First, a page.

Required practicals

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Skills and methods for IB required pracs in Physics

Text of Required practicals

  • 1. Required Practicals Possible methods and skills gained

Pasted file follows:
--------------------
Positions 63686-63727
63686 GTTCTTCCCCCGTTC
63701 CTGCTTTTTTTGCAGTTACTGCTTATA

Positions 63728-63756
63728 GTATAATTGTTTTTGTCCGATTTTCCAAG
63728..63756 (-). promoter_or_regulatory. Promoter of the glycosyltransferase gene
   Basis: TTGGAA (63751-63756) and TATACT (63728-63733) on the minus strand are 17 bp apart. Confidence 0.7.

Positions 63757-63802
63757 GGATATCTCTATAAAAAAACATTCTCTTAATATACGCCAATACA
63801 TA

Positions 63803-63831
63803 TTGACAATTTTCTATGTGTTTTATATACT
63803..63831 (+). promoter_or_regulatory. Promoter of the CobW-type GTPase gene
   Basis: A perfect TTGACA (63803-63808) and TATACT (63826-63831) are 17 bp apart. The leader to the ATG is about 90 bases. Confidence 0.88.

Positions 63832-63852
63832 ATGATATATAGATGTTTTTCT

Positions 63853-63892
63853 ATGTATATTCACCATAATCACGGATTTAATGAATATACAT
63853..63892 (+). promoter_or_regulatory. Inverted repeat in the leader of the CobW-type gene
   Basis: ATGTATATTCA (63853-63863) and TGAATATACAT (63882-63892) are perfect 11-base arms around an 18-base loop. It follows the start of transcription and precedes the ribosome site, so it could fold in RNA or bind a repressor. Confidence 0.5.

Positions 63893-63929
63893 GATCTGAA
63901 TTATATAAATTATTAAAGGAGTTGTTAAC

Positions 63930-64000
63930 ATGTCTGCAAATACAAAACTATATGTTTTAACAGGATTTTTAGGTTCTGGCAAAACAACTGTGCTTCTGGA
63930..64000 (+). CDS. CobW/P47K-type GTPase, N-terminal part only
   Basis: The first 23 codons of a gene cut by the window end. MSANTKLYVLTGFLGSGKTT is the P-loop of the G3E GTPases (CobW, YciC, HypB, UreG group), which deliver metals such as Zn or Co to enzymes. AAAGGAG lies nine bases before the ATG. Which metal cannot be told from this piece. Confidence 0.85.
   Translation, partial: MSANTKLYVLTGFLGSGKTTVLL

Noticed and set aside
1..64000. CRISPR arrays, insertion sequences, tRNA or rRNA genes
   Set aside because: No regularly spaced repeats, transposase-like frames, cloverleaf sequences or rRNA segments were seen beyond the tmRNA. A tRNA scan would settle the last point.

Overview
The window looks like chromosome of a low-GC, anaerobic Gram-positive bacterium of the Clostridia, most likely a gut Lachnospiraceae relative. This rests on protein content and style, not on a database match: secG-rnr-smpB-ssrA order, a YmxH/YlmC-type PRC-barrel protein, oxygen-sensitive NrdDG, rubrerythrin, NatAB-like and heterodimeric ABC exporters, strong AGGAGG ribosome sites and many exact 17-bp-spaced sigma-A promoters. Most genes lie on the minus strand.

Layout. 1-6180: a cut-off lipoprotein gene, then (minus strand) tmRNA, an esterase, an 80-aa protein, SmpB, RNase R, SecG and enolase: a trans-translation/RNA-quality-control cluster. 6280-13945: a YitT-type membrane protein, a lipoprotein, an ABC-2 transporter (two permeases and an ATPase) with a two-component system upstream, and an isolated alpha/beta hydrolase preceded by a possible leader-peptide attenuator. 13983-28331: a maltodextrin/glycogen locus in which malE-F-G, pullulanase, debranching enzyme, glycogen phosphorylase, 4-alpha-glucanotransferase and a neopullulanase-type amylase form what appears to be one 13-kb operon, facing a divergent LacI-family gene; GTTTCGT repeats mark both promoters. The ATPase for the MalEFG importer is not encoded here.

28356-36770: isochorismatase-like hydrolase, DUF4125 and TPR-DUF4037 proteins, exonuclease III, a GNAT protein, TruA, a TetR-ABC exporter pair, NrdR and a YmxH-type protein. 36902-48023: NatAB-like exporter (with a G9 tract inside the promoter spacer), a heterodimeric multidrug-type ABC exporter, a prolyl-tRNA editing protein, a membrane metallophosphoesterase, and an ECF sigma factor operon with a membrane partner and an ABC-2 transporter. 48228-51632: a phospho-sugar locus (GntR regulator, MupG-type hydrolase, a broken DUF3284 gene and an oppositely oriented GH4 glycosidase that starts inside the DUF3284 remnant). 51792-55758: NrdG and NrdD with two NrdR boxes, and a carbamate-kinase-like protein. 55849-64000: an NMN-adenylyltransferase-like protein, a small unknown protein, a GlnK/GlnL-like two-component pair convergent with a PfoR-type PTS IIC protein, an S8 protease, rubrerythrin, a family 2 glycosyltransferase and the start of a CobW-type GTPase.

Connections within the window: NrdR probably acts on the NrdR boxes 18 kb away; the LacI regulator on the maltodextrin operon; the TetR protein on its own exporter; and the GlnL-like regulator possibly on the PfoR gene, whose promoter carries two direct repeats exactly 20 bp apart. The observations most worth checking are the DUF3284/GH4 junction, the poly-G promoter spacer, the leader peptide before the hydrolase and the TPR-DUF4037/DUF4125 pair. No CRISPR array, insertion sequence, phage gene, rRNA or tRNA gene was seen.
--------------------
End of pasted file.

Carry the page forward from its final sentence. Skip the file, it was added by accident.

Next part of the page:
2. The new practical programme 10 required pracs not assessed but may be on the exam (paper 3) 10 hours Other pracs used to develop skills and help understanding of concepts 30/10 hours Investigation, assessed 10 hours Gp4 project not assessed 3. Required 4. Suggested 5. 2.1 Motion Methods Skills Ball drop Use of interface Card drop linearizing Picket fence Graph plotting Video analysis Use of video simulations 6. 3.1 Thermal concepts Methods Skills Method of mixtures (no need for graph) Use of thermometer/sensor Electrical method (kettle) Data handling and uncertainties Lat ht of steam apparatus 7. 3.2 Modelling a Gas Method Skills Boyles law (with syringe and P sensor) Use of sensors Charles law (with thin tube) Graphing Pressure law (with P law apparatus) Uncertainties Adiabatic gas law apparatus simulations 8. 4.1 Travelling Waves Method Skills Pipe and audacity Use of audacity Traditional pipes and tuning fork Careful adjustment Pipes and oscilloscope Use of oscilloscope Two microphone method Use of interface 9. 4.4 Wave behaviour Method Skills Glass block and ray lamp Use of spectrometer Minimum deviation Analysis of digital photographs Algodoo Use of algodoo 10. 5.2 Heating effect of electric current Method Skills Using resistance meters to measure resistance Use of meters Nichrome wire (many gauges) soldering Resistivity paper (strips) 11. 5.3 Electric Cells Method Skills Standard E and r method with ammeter voltmeter and variable R Use of meters and variable resistor Investigating cells? Linearization and graphing Discharge of cell 12. 7.1 Discrete energy & radioactivity Method Skills Beer foam decay Using log graphs Simulation linearization Flipping coins Video analysis 13. 9.3 Interference (AHL) Method Skills Traditional set up Use of optical bench Double slits and laser Use of laser Hair and laser 14. 11.2 Power generation and transmission Method Skills Measuring input and output with interface or oscilloscope Soldering Use of interface Use of oscilloscope 15. 11.3 Capacitance Method Skills Any ideas? 16. Sample question 1 The speed of sound in air, v, was measured at temperatures near 0C. The graph shows the data and the line of best-fit. The error bars for temperature are too small to be shown. 17. Sample question 2 A student uses an electronic timer in an attempt to estimate the acceleration of free fall g. She measures the time t taken for a small metal ball to fall through a height h of 0.50 m. The percentage uncertainty in the measurement of time is 0.3 % and the percentage uncertainty height is 0.6 %. Using h=1/2gt2 calculate the expected percentage uncertainty in the value of g State and explain how the student could obtain a more reliable value for g 18. Sample question 3 In an experiment to measure the specific heat capacity of a metal, a piece of metal is placed inside a container of boiling water at 100 C . The metal is then transferred into a calorimeter containing water at a temperature of 10 C . The final equilibrium temperature of the water was measured. One source of error in this experiment is that a small mass of boiling water will be transferred to the calorimeter along with the metal. Suggest the effect of the error on the measured value of the specific heat capacity of the metal State one other source of error for this experiment.